- Jun 13, 2005
Smiling JOe said:Another poster and I have been exchanging some data on sales, prices, etc.. The thing that stands out so much is that, on avg, the properties which are selling are still increasing in value over time. Few are selling, but as Highbidder says, some sellers really like their property.
What's your take on a market where there are fewer homes selling but the median price is increasing.
The way that I see it is that a very large chunk of buyers are out of the market. That "buyers chunk" is made up of four types of people:
(1) People looking for affordable housing
(2) Middle-class folks priced out of the market
(4) Low- to middle-priced condo buyers
That means it takes only a few sales of the very upper-end, high-cost properties to sell (raising the median price) and the over-priced middle-to-lower end properties are sitting, and sitting, and sitting (inventories rising).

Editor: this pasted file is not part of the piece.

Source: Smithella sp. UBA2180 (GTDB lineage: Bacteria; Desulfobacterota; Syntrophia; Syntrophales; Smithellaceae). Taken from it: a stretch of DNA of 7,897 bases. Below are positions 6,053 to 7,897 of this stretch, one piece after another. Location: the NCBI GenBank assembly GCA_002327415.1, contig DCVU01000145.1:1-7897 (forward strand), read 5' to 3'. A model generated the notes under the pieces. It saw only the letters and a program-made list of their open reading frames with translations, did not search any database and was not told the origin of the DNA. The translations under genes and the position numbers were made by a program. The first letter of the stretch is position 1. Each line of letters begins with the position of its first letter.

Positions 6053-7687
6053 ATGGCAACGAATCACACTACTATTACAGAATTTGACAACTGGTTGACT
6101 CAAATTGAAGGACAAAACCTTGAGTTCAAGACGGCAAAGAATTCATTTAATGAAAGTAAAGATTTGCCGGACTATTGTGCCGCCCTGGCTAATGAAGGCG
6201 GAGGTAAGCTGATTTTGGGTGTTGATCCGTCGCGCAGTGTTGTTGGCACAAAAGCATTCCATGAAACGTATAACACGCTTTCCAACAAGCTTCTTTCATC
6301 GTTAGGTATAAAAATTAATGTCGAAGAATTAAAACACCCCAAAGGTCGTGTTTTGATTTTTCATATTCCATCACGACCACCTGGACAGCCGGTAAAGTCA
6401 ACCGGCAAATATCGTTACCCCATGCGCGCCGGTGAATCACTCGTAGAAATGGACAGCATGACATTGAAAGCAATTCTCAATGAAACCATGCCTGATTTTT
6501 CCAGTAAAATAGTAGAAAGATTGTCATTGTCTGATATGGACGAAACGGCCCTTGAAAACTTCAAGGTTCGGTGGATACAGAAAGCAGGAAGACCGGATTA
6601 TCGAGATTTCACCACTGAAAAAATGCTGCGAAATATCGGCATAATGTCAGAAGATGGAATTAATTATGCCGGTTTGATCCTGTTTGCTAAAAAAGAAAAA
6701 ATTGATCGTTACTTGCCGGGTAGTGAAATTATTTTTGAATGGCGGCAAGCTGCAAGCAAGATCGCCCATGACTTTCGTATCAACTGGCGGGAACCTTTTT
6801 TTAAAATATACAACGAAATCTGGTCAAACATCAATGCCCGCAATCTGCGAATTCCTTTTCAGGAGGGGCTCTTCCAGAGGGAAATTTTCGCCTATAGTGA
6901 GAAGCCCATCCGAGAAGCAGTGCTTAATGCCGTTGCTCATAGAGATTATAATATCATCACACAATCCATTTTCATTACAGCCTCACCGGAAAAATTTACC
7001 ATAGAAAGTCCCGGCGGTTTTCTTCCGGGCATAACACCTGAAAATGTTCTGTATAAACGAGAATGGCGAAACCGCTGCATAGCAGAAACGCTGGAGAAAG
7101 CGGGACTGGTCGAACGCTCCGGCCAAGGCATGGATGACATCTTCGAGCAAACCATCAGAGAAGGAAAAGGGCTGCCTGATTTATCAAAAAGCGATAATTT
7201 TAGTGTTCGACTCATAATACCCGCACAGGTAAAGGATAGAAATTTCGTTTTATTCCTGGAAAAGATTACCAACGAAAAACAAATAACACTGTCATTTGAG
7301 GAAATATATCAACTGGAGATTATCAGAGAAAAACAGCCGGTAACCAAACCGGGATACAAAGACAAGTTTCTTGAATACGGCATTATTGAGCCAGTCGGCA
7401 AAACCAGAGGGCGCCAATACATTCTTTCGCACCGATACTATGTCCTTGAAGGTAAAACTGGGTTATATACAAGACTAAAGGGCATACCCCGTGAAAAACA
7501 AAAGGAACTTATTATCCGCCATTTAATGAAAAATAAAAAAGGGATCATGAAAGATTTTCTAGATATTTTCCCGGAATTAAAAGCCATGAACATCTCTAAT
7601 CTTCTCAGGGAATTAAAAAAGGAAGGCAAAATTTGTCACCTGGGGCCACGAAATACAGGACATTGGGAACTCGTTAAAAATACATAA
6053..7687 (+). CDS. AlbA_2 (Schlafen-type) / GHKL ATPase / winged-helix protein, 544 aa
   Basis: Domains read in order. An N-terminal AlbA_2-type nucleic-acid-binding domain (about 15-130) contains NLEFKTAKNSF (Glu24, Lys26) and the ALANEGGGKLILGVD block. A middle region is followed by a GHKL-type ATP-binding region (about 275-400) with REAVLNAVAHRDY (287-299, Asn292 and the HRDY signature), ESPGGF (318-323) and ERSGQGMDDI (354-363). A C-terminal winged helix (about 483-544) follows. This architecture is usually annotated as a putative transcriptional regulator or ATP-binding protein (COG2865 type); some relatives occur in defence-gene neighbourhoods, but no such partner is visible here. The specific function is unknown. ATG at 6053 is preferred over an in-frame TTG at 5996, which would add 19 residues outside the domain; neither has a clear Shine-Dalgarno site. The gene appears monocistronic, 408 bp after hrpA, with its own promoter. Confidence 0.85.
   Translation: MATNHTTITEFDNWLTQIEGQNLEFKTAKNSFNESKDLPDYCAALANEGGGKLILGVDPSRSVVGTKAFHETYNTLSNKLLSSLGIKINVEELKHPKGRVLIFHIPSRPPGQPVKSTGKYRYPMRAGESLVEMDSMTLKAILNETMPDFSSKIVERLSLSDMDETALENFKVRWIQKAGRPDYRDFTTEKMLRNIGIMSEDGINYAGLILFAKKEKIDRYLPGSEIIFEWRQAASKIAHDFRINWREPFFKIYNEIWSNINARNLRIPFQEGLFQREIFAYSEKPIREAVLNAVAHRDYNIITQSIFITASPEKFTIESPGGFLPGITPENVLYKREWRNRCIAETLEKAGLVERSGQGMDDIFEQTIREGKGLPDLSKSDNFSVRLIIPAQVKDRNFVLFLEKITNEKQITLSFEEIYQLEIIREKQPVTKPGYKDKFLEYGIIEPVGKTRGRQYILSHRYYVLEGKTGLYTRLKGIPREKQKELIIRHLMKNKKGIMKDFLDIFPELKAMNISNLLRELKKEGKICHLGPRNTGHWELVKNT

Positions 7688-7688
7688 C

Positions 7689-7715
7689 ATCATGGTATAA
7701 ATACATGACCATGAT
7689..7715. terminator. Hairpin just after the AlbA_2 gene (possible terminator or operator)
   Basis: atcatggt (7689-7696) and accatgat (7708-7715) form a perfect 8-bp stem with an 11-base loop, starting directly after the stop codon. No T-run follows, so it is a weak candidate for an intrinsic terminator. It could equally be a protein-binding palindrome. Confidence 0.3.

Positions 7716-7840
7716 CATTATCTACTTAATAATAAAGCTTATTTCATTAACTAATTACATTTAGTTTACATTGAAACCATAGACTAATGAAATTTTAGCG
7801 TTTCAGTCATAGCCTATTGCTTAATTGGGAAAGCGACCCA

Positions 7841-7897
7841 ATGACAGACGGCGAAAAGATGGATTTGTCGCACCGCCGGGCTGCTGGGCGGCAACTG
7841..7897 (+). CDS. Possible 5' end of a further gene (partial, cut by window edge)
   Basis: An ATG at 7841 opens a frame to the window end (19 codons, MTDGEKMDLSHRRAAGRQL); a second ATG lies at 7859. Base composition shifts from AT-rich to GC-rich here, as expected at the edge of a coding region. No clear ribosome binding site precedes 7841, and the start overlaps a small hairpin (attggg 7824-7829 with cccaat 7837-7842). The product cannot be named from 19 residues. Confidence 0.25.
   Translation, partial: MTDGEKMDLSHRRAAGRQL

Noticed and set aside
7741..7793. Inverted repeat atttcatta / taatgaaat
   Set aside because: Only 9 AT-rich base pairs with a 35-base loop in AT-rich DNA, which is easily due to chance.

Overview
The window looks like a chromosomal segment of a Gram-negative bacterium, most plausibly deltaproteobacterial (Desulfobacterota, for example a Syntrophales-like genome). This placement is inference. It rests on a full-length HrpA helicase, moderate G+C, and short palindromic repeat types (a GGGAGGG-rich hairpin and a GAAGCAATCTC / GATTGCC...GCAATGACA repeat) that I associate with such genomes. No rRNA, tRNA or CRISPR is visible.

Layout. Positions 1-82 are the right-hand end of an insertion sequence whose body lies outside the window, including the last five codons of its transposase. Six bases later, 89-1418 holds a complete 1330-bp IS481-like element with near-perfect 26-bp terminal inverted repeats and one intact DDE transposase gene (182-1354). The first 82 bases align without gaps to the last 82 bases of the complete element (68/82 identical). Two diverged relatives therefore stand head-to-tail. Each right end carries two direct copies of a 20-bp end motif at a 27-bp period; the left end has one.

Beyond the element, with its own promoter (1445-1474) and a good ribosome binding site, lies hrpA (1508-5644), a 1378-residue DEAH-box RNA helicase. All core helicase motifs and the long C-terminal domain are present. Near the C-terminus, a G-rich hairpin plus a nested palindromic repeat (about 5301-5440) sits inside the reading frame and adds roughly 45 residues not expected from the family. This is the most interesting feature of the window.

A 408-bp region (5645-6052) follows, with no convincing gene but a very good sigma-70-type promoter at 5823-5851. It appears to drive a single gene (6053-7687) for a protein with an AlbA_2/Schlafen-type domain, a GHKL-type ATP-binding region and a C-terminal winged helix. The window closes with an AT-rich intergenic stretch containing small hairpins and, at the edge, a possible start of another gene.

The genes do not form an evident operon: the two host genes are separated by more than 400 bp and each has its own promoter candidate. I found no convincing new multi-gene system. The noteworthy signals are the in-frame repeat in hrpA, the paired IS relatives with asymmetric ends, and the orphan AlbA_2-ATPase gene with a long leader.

The folks who "don't intend" to sell their properties are putting them out there, and can afford to continue to pay carrying costs, but I bet they're more than a bit disappointed that they're not selling and would much rather have them out of their portfolio. My guess is that when they come to the reality that carry costs are eating away at what could be profits and the investment is no longer "making (on paper that is) double-digit returns," they'll want to move these babies along and price them to move. (Which would be good news for realtors and the folks who service them.)
What do you see happening over the next several months that will send mobs back into the street snapping up all the excess properties at/above current listing price as in days of yore? You strike me as a pragmatic kind of guy--I'm guessing you know that isn't going to happen.